What adds to the practicality of pushing hands are Taijiquan's unique principles of softness and coordination instead of hardness and brute strength. This makes push hands a gateway for anyone, old, young, big, small, male, female, etc., to be able to acquire an efficient technique for self-defence.
As I mentioned above, it is also the most important "test" for a Taijiquan teacher. If the teacher doesn't know pushing hands, they have no business teaching. If your movement doesn't have the leverage to work in order to move another's centre, or to protect your own, how can a student know what you are showing them is correct? A teacher should be able to demonstrate consistently and conclusively that their execution of the techniques in the forms are accurate as advertised. A student should be able to directly see and feel what is being taught, otherwise how can they know they aren't being fed a line of smoke and mirrors?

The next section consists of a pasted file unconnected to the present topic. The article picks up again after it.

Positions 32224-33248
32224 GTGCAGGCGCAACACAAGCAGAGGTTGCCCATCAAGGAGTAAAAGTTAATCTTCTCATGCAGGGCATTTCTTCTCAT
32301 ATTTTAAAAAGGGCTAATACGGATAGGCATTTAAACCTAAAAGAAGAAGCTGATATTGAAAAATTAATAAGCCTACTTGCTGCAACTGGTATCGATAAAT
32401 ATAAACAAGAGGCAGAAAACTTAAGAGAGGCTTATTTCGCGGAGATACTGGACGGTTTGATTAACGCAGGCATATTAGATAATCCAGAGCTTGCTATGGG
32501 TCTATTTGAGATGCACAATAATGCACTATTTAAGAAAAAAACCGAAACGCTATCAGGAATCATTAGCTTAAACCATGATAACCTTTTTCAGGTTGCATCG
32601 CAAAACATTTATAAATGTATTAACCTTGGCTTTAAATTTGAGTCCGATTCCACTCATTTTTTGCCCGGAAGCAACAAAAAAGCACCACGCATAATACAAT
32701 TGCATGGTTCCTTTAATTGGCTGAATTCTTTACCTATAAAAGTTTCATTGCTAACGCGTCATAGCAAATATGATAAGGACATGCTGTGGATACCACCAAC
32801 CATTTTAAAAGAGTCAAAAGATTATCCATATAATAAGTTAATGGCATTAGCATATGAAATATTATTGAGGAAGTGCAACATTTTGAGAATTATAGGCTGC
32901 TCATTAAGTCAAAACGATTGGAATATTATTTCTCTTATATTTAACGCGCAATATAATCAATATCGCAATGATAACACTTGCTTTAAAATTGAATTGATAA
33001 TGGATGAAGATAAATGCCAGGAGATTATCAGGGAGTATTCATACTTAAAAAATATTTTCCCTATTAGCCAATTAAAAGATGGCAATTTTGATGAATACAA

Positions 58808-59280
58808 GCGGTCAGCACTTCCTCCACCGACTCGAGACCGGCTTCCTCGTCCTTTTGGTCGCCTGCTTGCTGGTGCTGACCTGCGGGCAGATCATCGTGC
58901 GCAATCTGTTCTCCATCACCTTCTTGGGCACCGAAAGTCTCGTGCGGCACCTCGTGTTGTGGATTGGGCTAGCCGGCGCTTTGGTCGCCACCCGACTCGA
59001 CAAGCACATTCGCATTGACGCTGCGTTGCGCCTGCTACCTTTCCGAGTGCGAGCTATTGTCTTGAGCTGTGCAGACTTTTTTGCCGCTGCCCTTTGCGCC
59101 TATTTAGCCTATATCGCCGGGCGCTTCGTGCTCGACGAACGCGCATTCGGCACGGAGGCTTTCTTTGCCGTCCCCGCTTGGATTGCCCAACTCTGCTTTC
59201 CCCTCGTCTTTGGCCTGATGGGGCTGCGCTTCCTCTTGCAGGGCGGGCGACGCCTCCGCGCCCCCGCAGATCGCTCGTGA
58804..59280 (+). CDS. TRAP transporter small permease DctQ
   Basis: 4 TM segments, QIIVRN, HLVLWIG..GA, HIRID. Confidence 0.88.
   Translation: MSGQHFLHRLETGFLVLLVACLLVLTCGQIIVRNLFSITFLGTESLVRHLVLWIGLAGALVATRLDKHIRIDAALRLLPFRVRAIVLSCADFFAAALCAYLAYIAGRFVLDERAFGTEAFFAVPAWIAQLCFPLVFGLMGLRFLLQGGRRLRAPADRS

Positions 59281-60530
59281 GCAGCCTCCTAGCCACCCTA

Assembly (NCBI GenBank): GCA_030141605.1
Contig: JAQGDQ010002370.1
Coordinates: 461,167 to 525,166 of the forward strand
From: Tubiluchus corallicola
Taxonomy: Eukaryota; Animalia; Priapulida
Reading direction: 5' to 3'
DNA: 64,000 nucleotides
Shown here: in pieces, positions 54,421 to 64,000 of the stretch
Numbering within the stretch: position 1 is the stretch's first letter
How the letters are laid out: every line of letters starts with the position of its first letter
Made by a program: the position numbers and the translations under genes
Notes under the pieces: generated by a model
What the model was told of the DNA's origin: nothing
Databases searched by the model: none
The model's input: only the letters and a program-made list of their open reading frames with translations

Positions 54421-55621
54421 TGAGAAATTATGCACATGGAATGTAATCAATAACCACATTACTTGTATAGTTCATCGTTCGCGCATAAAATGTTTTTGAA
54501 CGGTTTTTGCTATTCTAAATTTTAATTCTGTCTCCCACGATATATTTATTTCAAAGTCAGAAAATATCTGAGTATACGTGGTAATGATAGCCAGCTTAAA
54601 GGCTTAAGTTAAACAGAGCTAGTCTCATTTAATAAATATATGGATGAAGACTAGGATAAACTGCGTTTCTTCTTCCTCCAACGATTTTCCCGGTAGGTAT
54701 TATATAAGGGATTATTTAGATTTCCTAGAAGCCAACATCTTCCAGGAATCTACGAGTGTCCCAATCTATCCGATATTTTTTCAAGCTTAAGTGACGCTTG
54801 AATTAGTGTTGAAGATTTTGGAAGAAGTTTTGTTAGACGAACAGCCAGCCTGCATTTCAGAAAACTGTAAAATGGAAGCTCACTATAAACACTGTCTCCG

Healing was mentioned by another poster above, without pushing hands, without knowing what realistically affects and doesn't affect joints and muscles, how can you realign them? There are other disciplines, sure, but a massage therapist can't hold a candle to a traditional Taijiquan teacher's tui na abilities.
I was fortunate to have spent time and to have had classes with Wu Daxin laoshi and his disciples (esp. Dr. Wu, no relation) on the theories and applications of Taijiquan related tui na, acupuncture, herbs, etc., as well as the positionings relative to others we in the west might call "psychology."
I know I'm downloading about this issue on the Yang family discussion board a lot, but the question is one that comes up frequently in my teaching career and I have a lot of answers ready. I hope it is interesting, at least.